The leopard is extremely agile, and has wonderful
power in leaping, and also in climbing trees.
There can be no prettier sight than to witness the
gambols of these pretty and graceful creatures in the
Zoological Garden:s, where every convenience for climb-
ing and otherwise amusing themselves is afforded them.
No animal can be kept in a healthy condition if it is
not happy; it is therefore not only kind, but wise, that
all the variety of curious and rare creatures assembled
in the Gardens should be treated in such a manner as
to make them happy in exile.
THE CRESTED HORNBILL.
M ANY conjectures have been made as to the use or
purpose of the extraordinary helm and beak of
the hornbill. Some think that it may assist the bird
in producing the extremely loud, hoarse cry for which
it is remarkable.
Our illustration shows the crested hornbill; its gen-
eral colour is a rich violet black. The bill is yellowish-
white, with the base of the lower mandible black. The
bird in the picture with a smaller casque is the adult
female; the young has an admixture of brown in the
plumage, and is without the pointed ridge to the casque.
When in a tame condition the hornbill soon becomes
much attached to its owner. If any quarrelling is going
on among the other tame birds of the establishment,
the hornbill rushes into the affray like a policeman,
and speedily puts an end to the dispute.
A BIRD IN HAND.
B EHOLD Master Fox hurrying off with a plump
duck which he has managed to secure, and which
will soon have quacked for the last time! No doubt he
thinks that the "bird in hand" rather, we should
say, in mouth is better than two, or any number
of rabbits, in the hedgerow. As he rushes along to his
den, the rabbits in the copse fly hither and thither,
alarmed at his approach; but for the present they are
safe; he is not likely to meddle with them just now.
Still, when he is strong and well, a fox has a remarkably
good appetite, and poultry of all sorts game, hares,
and rabbits are acceptable to him; and he is bold
enough to make a prize of a very young lamb if he has
Foxes are such thieves that it is necessary that they
should not be allowed to multiply too fast.
RECOLLECTIONS OF "SPEED."
OUR dog "Speed" was a beautiful creature, and he
soon became a great favourite in the household,
with one exception,- Snap, the ancient pug, could not
endure him, and kept up this animosity to the close of
his life without the least provocation; for Speed never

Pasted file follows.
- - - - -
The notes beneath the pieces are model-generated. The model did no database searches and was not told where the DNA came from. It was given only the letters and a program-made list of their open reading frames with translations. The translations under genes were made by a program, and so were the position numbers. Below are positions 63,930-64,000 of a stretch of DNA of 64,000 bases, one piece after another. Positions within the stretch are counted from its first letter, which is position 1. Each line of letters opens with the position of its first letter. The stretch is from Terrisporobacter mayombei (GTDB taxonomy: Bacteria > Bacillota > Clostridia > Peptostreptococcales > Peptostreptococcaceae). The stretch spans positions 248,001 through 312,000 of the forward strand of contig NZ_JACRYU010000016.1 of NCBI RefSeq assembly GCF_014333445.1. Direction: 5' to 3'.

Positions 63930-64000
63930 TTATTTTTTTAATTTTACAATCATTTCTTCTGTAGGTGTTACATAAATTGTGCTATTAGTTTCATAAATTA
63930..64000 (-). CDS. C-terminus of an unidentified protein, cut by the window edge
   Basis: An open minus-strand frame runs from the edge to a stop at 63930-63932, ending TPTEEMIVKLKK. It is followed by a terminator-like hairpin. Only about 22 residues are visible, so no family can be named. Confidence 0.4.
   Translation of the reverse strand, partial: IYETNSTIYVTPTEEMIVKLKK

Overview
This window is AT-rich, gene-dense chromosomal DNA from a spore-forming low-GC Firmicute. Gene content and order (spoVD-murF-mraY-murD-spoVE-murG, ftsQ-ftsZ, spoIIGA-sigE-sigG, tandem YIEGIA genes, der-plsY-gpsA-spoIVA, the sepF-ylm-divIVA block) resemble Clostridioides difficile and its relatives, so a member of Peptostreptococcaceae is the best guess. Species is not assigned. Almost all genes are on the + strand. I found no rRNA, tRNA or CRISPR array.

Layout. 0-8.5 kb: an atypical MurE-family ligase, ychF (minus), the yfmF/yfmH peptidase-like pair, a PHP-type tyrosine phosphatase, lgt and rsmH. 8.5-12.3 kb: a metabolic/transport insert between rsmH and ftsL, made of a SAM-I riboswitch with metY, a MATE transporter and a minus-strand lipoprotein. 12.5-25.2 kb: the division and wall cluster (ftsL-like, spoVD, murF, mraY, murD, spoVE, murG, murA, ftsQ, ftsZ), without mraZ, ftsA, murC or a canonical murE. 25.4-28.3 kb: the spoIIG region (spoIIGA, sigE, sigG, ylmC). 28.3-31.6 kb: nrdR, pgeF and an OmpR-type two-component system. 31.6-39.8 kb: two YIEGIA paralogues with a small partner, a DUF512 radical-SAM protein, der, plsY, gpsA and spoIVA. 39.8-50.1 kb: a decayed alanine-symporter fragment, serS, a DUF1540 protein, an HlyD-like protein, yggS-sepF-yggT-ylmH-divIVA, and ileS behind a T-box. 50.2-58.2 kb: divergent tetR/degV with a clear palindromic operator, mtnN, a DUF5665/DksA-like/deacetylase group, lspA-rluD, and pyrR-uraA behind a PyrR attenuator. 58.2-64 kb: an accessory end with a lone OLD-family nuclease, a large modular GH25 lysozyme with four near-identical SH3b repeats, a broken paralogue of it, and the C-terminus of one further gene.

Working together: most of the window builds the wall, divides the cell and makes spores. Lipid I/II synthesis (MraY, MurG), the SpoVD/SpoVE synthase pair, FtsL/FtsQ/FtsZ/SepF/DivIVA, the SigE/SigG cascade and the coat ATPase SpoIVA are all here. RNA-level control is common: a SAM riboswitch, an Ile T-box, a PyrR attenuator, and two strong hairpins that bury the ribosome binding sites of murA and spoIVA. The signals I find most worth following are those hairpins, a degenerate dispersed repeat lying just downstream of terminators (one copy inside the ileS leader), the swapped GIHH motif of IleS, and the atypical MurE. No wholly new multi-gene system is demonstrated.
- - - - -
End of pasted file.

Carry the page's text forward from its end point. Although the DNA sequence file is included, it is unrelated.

was known to retaliate. When the younger members
of the family were chatting around the fire, the door
would be gently pushed open and Speed's head would
be seen; and the moment he was perceived, Snap would
dart upon him, worrying him in a most irritating man-
ner. Speed would watch his friends, hoping for the
coveted invitation which was soon forthcoming. It was
delightful to see the grateful look that shone in his
eyes as he made one of the happy circle round the fire.
When we moved to the city he was allowed much
liberty, which developed in Speed a taste for wrong.
OUR DOG SPEED.
SPEED discovered one day, on a side-table, a tempt-
ing roll of butter, also an ox-tongue which had just
been boiled and laid there to cool. The delicious odour
was too much to withstand; and when discovered these
viands were almost entirely consumed, and the unfor-
tunate Speed was already beginning to suffer from the
indigestion which followed. We almost feared he
would die; and after his recovery he actually seemed
to connect his sufferings with his transgression, and
never again was known to steal food. One day, while
chained, a pet rabbit which belonged to the children
escaped from its hutch and ventured within Speed's
reach, and he seized the poor little thing in his paws,
and killed it in a moment. Speed, apparently some-
what penitent, was found looking quietly at his dead
victim and slowly wagging his tail.
ACCORDING to tradition, Homer was not the origi-
nal name of the poet, but he received that name,
meaning a blind person, after losing his sight while
making a voyage when quite young. He afterwards
was very poor and in a starving condition, having had
his verses stolen from him, and otherwise suffering from
the unkindness of man. At Chios he opened a school
for music and poetry, and was successful at last and
married. There he composed his two greatest works,
- the Iliad and Odyssey. He then made a voyage
to Greece, but died on the way at the island of los.
He was buried near the seashore; and though he had
lived in poverty, after his death seven cities contended
for the honour of being his birthplace. The Iliad and
Odyssey are the only undoubted epic poems of Homer
that are extant.
A LARGE AVIARY.
N the great bird-house at the Zoological Gardens we
find a large and happy family.
One of the birds, a quiet-looking individual, seated
on the roof of his house, is the Laughing Jackass, an
Australian bird, whose strange name has been given to
him because his voice is so harsh and unmusical that it
sounds exactly like the bray of a donkey.
Quite near him may be seen storks, found in many
European countries, and easily tamed. They have no
voice, though they sometimes make a clattering noise
with their mandibles, as though they wished to speak
to each other. Then on the ground we see several
strange-looking birds with very long legs. These birds
all live upon fish, and in their wild state they find their
food by wading in the rivers.
We see other birds of the duck tribe quite contented